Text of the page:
A recent decision by the Colorado Supreme Court could affect your right to keep the contents of your body private if a police officer in or around Colorado Springs ever pulls you on suspicion of DWAI. By a 6-1 vote, the court greatly expanded law enforcement's power to draw blood from motorists against their will.
The decision was a reinterpretation of a state law that stated police can only forcibly draw blood from a driver if officers suspect the person of committing one of four specific crimes related to killing or seriously hurting someone with their car. In that case, the law states, the police can restrain a driver and forcibly draw blood for blood-alcohol level testing. However, the law as written is silent about whether officers can be similarly aggressive with someone suspected of another crime, such as DWAI alone, when they have a search warrant to take blood.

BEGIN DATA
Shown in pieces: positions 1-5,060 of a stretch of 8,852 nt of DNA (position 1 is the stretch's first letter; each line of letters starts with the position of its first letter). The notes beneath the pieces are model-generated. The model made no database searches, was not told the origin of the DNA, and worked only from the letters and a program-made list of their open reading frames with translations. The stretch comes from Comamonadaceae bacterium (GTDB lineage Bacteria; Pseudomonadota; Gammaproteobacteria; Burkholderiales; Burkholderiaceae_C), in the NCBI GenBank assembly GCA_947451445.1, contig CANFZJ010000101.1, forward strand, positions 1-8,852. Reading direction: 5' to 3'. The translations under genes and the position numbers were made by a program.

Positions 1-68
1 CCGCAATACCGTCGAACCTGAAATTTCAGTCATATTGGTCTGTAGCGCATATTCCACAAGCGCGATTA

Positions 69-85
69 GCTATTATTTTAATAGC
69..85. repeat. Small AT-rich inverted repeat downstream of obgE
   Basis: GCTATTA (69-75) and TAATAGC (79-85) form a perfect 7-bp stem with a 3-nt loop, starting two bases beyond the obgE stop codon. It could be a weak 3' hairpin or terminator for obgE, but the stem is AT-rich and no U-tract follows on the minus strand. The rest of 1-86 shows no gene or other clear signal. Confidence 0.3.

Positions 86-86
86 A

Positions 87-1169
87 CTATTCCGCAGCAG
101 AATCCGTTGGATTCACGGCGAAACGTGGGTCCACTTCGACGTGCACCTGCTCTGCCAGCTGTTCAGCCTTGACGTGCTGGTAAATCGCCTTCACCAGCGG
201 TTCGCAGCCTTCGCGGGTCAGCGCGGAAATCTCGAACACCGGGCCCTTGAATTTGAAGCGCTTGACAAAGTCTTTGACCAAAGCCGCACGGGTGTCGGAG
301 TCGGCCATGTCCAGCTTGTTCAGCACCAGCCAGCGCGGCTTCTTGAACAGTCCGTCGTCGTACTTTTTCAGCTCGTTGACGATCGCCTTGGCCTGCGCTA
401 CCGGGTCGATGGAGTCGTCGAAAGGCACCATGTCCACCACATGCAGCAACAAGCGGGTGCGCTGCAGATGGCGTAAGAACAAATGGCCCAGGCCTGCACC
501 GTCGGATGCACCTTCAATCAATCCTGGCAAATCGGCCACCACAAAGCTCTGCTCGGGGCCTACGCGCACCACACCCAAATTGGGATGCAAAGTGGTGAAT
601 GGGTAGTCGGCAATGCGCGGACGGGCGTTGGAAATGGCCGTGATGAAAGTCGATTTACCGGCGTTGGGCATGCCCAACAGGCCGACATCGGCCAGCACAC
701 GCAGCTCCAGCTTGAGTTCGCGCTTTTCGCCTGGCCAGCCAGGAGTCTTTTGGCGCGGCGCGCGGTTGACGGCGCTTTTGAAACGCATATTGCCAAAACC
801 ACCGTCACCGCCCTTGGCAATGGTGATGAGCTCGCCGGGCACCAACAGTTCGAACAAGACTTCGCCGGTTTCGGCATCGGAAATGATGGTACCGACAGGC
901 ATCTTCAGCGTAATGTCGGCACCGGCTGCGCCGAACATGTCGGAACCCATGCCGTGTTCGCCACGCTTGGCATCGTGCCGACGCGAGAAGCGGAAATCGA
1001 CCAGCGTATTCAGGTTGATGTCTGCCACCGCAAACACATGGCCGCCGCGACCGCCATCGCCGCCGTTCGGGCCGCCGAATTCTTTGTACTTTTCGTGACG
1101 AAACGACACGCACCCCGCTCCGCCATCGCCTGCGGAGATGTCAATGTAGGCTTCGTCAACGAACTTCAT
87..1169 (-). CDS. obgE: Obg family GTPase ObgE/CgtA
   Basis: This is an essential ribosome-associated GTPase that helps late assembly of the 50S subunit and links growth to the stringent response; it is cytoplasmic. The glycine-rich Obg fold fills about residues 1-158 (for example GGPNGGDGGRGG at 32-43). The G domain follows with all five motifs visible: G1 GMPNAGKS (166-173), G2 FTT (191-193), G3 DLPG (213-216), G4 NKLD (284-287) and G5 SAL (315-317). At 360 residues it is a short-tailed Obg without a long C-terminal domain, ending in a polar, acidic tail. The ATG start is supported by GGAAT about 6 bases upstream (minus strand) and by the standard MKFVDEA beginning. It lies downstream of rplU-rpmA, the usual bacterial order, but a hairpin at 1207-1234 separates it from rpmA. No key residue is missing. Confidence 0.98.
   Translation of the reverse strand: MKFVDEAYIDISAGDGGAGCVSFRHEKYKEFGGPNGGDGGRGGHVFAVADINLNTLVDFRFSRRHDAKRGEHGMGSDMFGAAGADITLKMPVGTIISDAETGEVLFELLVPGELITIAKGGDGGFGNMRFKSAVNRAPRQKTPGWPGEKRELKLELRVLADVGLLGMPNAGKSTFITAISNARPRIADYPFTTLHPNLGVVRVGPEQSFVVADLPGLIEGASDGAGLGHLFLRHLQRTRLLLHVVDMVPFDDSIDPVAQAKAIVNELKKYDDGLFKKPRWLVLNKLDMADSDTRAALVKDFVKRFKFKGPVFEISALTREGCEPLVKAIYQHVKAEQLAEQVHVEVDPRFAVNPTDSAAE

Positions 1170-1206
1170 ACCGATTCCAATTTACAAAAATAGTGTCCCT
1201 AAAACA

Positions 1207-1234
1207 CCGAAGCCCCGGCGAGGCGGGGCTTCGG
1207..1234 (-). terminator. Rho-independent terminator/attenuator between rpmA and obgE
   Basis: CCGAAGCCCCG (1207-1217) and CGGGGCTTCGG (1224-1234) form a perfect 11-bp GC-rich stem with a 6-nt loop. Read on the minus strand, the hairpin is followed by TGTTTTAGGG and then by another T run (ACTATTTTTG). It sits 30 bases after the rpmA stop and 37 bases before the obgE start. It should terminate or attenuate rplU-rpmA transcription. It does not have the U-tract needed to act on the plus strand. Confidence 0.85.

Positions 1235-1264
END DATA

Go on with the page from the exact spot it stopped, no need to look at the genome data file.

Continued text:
The majority of the state Supreme Court interpreted the statute broadly. The ruling said that the state Legislature did not mention warrants in the law because it is a separate matter and "an entirely independent constitutional ground for conducting a search." The dissenting justice, Richard L. Gabriel, believed this ruling goes against the Legislature's intent. He said the law limits forced blood draws only to the circumstances discussed above.
The Fourth Amendment prohibits police from conducting a search and seizure without getting a warrant first. But courts and state legislatures have created several exceptions. Still, you have rights. Protecting those rights from abuse from police and prosecutors is hard to do on your own without experienced legal counsel.